When my daughter was three, I wrote a play a day for 100 days. An exercise I had mixed feelings about in graduate school became a marvelous way to write while being a mother. The plays could be any length that worked for the day. Arlina got into the game of it, she’d say, “Mama, Mama, what’s your play about today?” I’d ask her what her play for the day was; her plays were about cockroaches, princesses, astronauts, cartoon characters, her favorite toys. Some of our conversations made it into my play Jane Austen, Action Figure (Austen was an Aunt, and also had to balance childcare responsibilities and writing). This play premiered in Canada and Panama City, Panama. I’ve acted out scenes from the productions for her; she joins in. She recorded voice-overs that were used for a workshop of the play at the Women’s Project in New York City. Now that NoPassport Press has published the play, it has become an irreplaceable time capsule of who she was at three.
Now she is nine. I continue to write plays for adults, but I immediately accepted the invitation to contribute to a project for all ages about nonsense produced by Theatre Simple of Seattle last summer. My daughter acted out the play I wrote in her grandparent’s kitchen, read it over and over. With her composer/musician dad, she wrote songs that were used in the production.
Inspired by her, I wrote a play called Made in China, about a child in North America who plays with a toy, and magically connects to the child in China who made it. My daughter read the play with professional actors/a consultant from China at Vancouver’s marvelous intercultural theatre company Pangaea Arts. She staged the entire play in our living room for her Dad’s birthday. She’s memorized it. She won’t let me change a word. She’s thoughtfully considered the issues in the play. She’s written a sequel and a threequel on her thrift store typewriter.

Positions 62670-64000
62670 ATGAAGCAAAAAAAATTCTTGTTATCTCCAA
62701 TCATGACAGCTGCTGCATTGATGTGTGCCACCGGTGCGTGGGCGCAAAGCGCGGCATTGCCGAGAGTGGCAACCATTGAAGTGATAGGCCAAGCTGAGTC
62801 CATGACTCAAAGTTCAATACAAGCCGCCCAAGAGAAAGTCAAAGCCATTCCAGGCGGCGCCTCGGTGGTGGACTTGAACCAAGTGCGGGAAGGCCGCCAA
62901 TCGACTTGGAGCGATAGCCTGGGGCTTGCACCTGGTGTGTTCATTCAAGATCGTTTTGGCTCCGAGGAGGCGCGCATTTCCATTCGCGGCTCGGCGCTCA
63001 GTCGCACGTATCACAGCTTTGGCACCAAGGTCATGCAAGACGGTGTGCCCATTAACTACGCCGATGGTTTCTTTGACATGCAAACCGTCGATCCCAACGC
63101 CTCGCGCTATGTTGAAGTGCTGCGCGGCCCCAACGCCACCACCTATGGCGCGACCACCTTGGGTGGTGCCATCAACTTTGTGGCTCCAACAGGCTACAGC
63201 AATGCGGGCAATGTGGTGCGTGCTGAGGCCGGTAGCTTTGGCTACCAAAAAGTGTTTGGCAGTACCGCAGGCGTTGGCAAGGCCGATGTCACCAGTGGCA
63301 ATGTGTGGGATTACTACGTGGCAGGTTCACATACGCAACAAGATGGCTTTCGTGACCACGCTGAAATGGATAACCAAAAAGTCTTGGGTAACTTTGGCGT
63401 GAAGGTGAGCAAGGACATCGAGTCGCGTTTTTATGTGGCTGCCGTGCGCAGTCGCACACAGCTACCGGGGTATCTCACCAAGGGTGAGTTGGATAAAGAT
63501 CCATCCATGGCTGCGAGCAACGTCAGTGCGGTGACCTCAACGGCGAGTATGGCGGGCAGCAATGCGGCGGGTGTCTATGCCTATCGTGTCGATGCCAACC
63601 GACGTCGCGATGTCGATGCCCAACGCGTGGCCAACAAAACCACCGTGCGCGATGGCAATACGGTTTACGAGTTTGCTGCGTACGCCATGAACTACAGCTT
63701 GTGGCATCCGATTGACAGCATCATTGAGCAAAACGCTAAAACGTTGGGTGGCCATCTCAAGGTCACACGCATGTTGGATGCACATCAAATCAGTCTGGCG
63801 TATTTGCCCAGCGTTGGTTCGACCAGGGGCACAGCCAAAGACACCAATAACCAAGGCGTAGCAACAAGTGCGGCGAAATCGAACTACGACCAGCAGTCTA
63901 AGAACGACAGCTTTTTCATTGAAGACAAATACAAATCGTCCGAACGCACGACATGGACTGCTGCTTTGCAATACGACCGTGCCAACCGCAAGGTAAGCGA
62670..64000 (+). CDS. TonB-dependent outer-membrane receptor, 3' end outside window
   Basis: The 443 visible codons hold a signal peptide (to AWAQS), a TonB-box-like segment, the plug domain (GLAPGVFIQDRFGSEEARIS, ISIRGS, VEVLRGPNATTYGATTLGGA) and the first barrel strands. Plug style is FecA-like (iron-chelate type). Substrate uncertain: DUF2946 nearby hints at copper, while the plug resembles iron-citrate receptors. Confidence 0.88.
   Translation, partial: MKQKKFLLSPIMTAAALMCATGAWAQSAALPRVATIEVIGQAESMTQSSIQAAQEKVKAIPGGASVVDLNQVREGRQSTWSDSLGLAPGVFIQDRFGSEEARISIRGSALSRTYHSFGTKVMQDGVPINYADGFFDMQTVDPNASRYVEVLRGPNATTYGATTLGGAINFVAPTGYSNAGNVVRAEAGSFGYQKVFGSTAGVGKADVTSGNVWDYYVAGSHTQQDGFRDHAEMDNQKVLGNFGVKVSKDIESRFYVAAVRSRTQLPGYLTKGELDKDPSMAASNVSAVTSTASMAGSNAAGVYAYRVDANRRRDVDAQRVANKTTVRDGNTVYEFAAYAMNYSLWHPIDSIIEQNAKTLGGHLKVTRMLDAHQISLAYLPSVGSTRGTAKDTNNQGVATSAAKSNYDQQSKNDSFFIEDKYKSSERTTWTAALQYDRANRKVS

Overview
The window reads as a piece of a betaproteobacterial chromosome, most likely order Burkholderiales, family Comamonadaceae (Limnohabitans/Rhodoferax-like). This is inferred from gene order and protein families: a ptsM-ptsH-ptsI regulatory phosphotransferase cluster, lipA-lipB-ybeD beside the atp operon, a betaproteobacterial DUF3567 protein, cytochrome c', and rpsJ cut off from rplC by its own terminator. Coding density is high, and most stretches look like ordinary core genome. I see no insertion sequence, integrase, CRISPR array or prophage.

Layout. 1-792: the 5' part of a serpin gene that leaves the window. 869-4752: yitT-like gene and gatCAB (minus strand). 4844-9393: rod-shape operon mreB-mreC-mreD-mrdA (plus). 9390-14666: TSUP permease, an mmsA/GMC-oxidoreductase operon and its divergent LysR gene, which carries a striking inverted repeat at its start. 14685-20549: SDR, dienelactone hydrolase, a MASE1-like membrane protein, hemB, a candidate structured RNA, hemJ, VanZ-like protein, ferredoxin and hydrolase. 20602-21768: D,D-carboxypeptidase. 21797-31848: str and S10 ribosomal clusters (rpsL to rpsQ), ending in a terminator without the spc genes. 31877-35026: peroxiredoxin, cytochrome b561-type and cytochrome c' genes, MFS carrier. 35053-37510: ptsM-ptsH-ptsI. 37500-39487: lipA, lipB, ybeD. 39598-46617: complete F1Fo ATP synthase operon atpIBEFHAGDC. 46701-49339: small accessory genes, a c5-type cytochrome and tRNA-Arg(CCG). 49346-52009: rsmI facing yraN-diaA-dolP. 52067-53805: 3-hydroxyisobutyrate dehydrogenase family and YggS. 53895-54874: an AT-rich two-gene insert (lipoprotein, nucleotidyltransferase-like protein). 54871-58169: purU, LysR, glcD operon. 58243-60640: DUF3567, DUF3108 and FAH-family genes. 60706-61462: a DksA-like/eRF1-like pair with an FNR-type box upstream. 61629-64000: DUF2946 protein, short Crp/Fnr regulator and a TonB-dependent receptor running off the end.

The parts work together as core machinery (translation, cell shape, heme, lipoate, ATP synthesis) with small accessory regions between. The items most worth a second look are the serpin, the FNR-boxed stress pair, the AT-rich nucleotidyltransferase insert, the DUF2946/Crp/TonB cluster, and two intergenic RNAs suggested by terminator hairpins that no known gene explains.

Our situation might be unique, or it might not. Playwriting is a form of writing that asks the writer to take on many points of view. This is why I don’t advise anyone on issues of motherhood—balance is distinct for every child and every parent. It changes at every age.
I do know this: being a writer and a parent can be dementedly difficult and inherently magical, sometimes at the same time. We fall in and out of balance. I am not able to give her experiences more money would bring. I give her the experiences I have and treasure from being in the theatre, and a writer.
Photos by Josiah Hiemstra.